Which lab tests are useful in the evaluation of suspected vasculitis

Which lab tests are useful in the evaluation of suspected vasculitis?

  • • Tests suggesting systemic inflammation:

Complete blood count: look for anemia of chronic disease and thrombocytosis. White blood cell count and differential to look for neutrophilia or eosinophilia. Pearl: Note that primary systemic vasculitis never causes pancytopenia (must rule out SLE, B-cell lymphoma, myeloma, leukemia).

Westergren erythrocyte sedimentation rate >100 mm/hour and C-reactive protein >10 mg/dL in the absence of bacterial infection and widespread cancer should suggest vasculitis.

Low albumin: this is a negative acute-phase reactant and decreases with systemic inflammation.

  • • Tests suggesting organ involvement:

Creatinine and urinalysis.

Liver-associated enzymes: if extremely elevated, consider hepatitis B/C.

Creatine kinase.

Lumbar puncture with cerebrospinal fluid analysis: if CNS symptoms.

Stool for occult blood.

Chest radiograph.

Electromyography (EMG) and nerve conduction velocity (NCV): if neuropathy symptoms.

Brain magnetic resonance imaging or an abdominal computed tomography (CT) scan if symptoms suggest involvement.

  • • Tests suggesting immune complex formation and/or deposition:

RF and ANA. Pearl: RF and ANA should not be positive in primary systemic vasculitis. If RF is positive, consider cryoglobulinemia and SBE. If ANA is positive, consider SLE or Sjögren’s syndrome.

Anti-C1q: if history of urticarial vasculitis.

Cryoglobulins: if positive, rule out hepatitis C.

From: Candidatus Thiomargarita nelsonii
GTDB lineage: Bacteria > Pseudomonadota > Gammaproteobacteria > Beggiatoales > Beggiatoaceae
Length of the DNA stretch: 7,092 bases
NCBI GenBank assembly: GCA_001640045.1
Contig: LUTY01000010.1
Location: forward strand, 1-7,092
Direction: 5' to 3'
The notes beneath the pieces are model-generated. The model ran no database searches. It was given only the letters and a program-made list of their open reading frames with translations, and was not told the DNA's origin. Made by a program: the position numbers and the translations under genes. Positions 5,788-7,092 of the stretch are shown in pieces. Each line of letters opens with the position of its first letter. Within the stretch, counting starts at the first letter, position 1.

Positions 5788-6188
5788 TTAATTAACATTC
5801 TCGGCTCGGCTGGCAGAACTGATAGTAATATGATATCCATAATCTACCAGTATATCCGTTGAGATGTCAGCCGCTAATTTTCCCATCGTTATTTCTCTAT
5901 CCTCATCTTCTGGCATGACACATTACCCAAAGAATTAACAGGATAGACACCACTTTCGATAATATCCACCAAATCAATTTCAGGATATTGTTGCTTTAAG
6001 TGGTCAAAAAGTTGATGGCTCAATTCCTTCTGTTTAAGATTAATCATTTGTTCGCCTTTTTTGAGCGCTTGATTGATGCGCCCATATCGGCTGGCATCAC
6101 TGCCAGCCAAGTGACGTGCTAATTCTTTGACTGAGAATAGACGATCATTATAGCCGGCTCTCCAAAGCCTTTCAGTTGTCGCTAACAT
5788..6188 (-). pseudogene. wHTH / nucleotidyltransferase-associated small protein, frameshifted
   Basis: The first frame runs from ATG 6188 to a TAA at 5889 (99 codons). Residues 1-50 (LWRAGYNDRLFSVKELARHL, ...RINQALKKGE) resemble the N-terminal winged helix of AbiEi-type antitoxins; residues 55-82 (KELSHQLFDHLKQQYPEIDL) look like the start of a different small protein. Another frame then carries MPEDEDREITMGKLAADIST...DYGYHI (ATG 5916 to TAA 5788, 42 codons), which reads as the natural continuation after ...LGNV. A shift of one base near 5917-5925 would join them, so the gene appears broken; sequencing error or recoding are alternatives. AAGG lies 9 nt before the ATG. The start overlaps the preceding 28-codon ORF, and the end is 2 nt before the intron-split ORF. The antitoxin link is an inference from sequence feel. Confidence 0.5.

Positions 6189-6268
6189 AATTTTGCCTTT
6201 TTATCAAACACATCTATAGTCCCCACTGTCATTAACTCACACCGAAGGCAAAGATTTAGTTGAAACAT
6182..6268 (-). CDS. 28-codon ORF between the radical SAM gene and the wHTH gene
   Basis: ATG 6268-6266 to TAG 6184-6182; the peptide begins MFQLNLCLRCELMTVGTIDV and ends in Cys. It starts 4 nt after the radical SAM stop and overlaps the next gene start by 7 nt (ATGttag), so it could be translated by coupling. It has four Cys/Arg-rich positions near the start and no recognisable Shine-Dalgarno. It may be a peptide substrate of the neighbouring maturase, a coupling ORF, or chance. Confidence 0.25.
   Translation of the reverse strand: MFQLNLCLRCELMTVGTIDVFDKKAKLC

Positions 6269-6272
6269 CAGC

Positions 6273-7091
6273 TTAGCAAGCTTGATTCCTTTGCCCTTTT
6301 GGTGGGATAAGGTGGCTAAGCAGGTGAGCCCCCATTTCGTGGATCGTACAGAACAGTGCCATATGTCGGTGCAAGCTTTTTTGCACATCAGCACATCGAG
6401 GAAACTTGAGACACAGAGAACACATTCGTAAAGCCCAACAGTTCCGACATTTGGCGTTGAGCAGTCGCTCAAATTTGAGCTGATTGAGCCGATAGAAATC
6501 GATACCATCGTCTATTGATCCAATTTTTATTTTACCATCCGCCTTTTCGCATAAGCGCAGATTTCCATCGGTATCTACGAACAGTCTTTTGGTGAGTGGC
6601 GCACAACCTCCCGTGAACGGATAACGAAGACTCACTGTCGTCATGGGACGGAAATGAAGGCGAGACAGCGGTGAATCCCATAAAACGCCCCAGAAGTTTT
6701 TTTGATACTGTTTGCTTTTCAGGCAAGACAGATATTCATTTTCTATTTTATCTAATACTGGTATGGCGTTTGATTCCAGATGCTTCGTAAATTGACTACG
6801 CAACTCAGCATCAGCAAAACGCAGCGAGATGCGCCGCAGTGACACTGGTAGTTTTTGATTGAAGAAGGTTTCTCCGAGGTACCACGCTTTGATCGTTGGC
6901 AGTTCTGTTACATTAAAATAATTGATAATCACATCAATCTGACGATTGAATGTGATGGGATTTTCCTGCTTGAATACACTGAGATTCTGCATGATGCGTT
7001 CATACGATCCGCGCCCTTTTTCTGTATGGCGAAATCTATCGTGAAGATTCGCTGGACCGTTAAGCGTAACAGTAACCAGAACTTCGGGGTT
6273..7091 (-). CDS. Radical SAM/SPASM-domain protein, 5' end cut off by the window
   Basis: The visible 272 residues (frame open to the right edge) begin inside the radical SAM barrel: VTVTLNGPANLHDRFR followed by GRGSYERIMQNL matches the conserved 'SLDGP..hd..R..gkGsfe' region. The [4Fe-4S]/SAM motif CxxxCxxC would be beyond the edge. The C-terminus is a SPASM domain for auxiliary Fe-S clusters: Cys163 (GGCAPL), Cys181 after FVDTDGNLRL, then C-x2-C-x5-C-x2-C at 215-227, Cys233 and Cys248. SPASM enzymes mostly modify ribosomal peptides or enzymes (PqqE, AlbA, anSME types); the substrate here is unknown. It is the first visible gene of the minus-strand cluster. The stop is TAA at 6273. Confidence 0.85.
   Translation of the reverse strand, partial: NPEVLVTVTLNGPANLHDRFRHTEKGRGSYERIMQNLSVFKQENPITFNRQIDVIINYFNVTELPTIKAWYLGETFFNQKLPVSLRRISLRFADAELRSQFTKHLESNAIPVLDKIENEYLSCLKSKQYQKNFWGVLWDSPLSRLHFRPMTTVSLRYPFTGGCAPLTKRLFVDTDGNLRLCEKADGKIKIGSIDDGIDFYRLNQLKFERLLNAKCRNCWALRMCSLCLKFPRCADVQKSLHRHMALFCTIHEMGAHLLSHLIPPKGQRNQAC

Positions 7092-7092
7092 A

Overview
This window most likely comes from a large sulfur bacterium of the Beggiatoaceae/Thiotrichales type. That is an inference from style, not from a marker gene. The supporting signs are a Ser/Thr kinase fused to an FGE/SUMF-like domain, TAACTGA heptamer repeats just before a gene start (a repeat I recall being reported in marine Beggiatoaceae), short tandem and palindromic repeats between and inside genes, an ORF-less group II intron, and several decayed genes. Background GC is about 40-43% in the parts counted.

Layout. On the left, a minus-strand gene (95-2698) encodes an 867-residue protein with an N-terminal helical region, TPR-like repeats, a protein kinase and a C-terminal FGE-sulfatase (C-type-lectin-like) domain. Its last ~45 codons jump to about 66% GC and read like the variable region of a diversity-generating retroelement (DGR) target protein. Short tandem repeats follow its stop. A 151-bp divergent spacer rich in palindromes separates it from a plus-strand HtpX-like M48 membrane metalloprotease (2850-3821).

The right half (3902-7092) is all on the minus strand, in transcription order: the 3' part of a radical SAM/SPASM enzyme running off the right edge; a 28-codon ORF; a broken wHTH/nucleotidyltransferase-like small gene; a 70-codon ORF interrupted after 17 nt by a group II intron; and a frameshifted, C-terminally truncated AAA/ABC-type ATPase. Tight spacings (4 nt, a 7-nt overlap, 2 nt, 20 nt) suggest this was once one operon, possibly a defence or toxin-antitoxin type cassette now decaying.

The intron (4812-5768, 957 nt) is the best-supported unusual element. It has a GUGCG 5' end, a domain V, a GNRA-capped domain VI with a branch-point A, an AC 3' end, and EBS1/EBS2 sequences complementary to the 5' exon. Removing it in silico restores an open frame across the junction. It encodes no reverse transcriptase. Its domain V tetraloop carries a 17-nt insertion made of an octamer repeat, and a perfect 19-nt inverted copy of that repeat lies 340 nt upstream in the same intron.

Complement levels—C3/C4 are low in cryoglobulinemia, hypocomplementemic urticarial vasculitis, and SLE. Other vasculitides usually have normal values except PAN, where they are low in up to 25% of cases, and in some cases of hypersensitivity vasculitides.

  • • Tests suggesting ANCA-related vasculitis:

c-ANCA: if against serine proteinase 3, usually GPA; sometimes MPA.

p-ANCA: if against myeloperoxidase, consider MPA and EGPA; sometimes GPA.

Eosinophil count/IgE level if suspect EGPA.

Pearl: Cocaine-associated vasculitis can be c-ANCA, p-ANCA, and/or atypical ANCA (antihuman neutrophil elastase)-positive.

  • • Tests suggesting etiology:

Blood cultures: rule out SBE.

Infectious serologies: Hep BsAg (PAN), hepatitis C (cryoglobulinemia), parvovirus IgM (GPA, PAN), herpes (IgM and PCR), cytomegalovirus (IgM and PCR), Epstein–Barr virus (IgM and PCR), HIV (any vasculitis).

Antiglomerular basement membrane antibody: any patient with pulmonary–renal syndrome.

Serum protein electrophoresis: rule out myeloma.

Cerebrospinal fluid studies: herpes, varicella-zoster virus (VZV DNA and anti-VZV antibody).

Urinary toxicology screen: rule out cocaine use.

Not all of these tests are ordered for all patients. The physician must choose which test to order according to the clinical situation.


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